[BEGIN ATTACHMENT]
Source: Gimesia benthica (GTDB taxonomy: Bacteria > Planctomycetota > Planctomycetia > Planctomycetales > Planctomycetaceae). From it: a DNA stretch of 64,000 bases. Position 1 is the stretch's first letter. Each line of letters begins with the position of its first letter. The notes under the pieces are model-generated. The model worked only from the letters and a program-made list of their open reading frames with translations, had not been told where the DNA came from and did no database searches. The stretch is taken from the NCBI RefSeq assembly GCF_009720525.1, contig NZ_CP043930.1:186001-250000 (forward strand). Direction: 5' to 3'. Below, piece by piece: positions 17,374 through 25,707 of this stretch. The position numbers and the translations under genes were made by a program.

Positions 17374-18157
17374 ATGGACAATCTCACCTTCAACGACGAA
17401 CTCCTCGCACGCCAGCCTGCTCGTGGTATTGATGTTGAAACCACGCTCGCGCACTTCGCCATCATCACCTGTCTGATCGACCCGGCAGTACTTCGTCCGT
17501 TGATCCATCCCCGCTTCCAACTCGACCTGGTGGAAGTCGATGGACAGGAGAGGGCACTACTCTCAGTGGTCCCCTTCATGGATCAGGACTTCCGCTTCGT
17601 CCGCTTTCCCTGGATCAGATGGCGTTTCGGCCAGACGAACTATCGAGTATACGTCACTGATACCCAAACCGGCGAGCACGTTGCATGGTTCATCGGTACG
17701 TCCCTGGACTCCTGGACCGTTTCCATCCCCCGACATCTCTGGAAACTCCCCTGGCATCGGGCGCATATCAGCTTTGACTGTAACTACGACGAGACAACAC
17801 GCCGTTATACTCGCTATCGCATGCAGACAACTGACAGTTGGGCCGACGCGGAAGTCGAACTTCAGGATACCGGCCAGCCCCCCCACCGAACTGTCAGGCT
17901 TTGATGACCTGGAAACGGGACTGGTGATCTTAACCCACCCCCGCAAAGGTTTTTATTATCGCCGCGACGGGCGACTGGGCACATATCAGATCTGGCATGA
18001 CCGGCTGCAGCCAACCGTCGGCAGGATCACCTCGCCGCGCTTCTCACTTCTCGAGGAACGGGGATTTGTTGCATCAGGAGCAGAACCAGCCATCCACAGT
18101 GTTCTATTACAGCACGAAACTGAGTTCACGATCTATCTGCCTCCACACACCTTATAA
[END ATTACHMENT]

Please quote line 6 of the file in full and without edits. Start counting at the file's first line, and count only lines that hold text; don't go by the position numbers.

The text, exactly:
17601 CCGCTTTCCCTGGATCAGATGGCGTTTCGGCCAGACGAACTATCGAGTATACGTCACTGATACCCAAACCGGCGAGCACGTTGCATGGTTCATCGGTACG